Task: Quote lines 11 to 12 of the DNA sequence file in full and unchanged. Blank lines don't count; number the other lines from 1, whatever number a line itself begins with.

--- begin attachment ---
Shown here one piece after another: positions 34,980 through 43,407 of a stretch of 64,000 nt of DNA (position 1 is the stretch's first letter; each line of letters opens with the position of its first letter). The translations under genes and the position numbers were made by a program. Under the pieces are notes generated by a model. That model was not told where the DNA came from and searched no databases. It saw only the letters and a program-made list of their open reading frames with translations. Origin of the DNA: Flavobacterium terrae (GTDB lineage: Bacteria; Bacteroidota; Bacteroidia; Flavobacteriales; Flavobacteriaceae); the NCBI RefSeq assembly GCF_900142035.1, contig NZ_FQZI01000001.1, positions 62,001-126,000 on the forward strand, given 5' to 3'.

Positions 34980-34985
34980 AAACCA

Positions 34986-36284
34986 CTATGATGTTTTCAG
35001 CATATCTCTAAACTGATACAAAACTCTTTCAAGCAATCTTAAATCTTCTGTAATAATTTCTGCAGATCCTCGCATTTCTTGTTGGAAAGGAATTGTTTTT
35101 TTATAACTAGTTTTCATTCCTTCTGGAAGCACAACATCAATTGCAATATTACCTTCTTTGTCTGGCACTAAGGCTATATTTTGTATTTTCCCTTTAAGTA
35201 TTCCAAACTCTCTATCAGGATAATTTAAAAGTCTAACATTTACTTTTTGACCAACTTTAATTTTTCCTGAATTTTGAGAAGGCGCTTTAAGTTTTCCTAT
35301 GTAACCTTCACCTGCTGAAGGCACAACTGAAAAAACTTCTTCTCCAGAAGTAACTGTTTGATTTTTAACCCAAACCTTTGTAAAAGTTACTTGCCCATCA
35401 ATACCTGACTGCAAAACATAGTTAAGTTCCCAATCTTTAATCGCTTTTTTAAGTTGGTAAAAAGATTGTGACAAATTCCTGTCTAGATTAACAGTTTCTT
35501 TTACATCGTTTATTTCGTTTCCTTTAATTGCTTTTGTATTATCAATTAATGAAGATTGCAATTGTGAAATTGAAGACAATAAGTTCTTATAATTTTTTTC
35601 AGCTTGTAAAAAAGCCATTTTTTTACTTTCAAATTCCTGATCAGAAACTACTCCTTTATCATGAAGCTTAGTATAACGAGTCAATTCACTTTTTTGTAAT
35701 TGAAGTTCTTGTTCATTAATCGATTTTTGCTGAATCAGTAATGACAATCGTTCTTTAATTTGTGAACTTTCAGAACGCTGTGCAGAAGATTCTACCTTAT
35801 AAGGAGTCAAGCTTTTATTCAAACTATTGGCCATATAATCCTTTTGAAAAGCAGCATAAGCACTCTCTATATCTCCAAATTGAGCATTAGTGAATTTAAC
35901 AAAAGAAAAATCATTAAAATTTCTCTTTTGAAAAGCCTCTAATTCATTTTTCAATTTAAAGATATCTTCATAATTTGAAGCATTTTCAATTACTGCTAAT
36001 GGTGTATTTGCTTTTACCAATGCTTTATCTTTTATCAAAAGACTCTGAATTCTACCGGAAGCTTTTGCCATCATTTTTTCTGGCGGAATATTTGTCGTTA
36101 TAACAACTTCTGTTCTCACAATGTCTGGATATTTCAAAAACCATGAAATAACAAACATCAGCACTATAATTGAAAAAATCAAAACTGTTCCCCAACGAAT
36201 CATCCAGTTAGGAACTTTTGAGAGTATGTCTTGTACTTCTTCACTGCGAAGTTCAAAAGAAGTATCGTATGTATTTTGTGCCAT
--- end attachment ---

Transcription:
35501 TTACATCGTTTATTTCGTTTCCTTTAATTGCTTTTGTATTATCAATTAATGAAGATTGCAATTGTGAAATTGAAGACAATAAGTTCTTATAATTTTTTTC
35601 AGCTTGTAAAAAAGCCATTTTTTTACTTTCAAATTCCTGATCAGAAACTACTCCTTTATCATGAAGCTTAGTATAACGAGTCAATTCACTTTTTTGTAAT